Wild-type and transgenic Arabidopsis thaliana (L.) Heynh. plants (ecotype Columbia) were used throughout. Plants were grown in standardized ED73 (Einheitserde und Humuswerke Patzer, Buchenberg, Germany) soil under short day conditions (120 μmol quanta m−2 s−1 in a 10 h light/14 h dark regime, temperature 22°C, humidity 60%). Prior to germination, seeds were incubated for 24 h in the dark at 4°C for imbibition (Weigel and Glazebrook, 2002). Growth in Erlenmeyer glass flasks with 100 surface sterilized seed (standard liquid culture) was performed as described by Scheible et al. (2004). Composition of the medium as well as the nitrogen free medium was described earlier Jung et al. (2009). Latter was supplemented with 1 mM inosine. For growth experiments with toxic nucleoside analogs, surface sterilized seeds were sown on half-strength Murashige and Skoog medium (MS, Sigma, Steinheim, Germany) containing 5-fluoro-uridine (Sigma, Steinheim, Germany) and 2-chloro-adenosine (Sigma, Steinheim, Germany) as described earlier (Jung et al., 2011). Growth of plants in hydroponic culture was performed following the description of Conn et al. (2013). Briefly, seeds were placed on microcentrifuge-tube lids containing germination medium (0.75 mM CaCl2, 1 mM KCl, 0.25 mM Ca(NO3)2, 1 mM MgSO4, 0.2 mM KH2PO4, 0.7% agar, pH 5.6) arranged in a 250 ml growth chamber. The insides of the lids were surrounded by liquid germination medium. After stratification as described above, plants were grown under short day conditions (see above) for 7 days. At day 8 the bath solution was adapted to standard nutrient solution over 3 days (0.1 mM CaCl2, 2 mM KCl, 2 mM Ca(NO3)2, 2 mM MgSO4, 0.6 mM KH2PO4, 1.5 mM NaCl, pH 5.6). At day 21 the plants were transferred to 50 ml centrifuge tubes and placed into 12 L tanks containing standard nutrient solution. All media additionally contained the following micronutrients: 50 μM NaFe(III)EDTA, 50 μM H3BO3, 5 μM MnCl2, 10 μM ZnSO4, 0.5 μM CuSo4, 0.1 μM Na2MoO3. Physiological analyses were performed with either 3, 4, or 6 week old plants. In addition to wild-type plants, ent3-1 (At4g05120; SALK#131585) nsh3-1 (At5g18860; SAIL#444_C09), and corresponding ent3:nsh3 double mutants were used (Traub et al., 2007; Jung et al., 2011).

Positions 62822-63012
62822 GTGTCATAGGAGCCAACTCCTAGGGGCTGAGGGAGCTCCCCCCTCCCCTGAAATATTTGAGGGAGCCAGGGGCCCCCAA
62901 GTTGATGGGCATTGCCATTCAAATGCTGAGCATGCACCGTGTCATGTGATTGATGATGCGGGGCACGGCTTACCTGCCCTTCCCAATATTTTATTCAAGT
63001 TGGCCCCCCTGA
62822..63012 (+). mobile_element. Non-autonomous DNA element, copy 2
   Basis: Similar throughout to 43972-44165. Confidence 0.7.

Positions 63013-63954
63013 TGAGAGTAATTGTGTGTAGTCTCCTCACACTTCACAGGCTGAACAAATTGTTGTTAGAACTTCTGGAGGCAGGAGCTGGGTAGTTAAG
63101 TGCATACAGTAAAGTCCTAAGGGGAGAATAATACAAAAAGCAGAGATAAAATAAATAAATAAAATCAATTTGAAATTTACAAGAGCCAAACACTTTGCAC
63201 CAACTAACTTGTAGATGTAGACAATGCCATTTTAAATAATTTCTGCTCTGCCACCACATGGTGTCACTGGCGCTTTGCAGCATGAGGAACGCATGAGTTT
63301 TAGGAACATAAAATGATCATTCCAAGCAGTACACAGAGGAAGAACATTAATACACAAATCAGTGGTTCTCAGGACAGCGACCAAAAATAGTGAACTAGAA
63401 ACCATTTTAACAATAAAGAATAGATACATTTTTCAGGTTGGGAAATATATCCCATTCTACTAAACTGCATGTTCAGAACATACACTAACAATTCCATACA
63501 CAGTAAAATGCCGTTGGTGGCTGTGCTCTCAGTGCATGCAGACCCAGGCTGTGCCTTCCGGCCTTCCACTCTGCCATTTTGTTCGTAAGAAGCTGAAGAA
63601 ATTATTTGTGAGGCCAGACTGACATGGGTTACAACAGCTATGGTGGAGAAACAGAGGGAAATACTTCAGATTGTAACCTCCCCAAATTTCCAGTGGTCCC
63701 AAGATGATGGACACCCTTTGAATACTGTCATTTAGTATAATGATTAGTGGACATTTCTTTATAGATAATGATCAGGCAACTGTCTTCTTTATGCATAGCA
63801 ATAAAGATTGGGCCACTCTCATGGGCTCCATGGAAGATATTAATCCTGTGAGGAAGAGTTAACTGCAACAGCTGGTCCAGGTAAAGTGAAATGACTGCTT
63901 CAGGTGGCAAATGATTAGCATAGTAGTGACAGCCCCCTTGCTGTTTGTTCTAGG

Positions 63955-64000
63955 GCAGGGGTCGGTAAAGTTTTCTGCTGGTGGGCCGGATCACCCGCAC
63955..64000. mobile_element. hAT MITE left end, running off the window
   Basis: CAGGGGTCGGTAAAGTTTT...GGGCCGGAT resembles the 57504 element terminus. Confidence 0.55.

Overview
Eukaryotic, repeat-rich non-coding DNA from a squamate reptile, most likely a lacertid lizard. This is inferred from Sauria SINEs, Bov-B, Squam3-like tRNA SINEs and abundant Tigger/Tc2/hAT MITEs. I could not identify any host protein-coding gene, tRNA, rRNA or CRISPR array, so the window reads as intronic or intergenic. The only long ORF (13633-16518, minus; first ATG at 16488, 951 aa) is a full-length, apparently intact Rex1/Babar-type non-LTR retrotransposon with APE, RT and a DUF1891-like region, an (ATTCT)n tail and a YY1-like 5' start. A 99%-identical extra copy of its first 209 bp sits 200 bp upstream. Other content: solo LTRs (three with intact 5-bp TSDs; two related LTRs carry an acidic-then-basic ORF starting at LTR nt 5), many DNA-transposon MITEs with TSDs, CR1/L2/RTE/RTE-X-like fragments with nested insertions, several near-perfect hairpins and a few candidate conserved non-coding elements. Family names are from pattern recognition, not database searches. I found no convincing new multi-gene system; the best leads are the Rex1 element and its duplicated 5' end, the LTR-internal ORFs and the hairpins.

Homozygous ent3:nsh3 mutants were identified in crossed populations of ent3 and nsh3 single mutants via PCR using genomic DNA templates. These mutants are characterized by the absence of a corresponding ENT3 or NSH3 gene specific PCR product which is obtained in wild-type plants with the primer combinations ENT3 s/as or NSH3 s/as (Supplementary Table 1). In addition, they carry T-DNA insertions in both genes which can be detected by combinations of the SAIL T-DNA specific primer LB3 and NSH3 specific primer NSH3as and of the SALK T-DNA specific primer LB335 and ENT3 specific primer ENT3s. To check for the absence of ENT3 and NSH3 transcripts in the corresponding double mutants, cDNA was prepared and expression of ENT3 and NSH3 was quantified by quantitative RT-PCR as described below with ENT3 and NSH3 specific primer pairs (RT-ENT3, RT-NSH3). UBQ10 served as single reference gene in this experiment. All primers used are listed (Supplementary Table 1).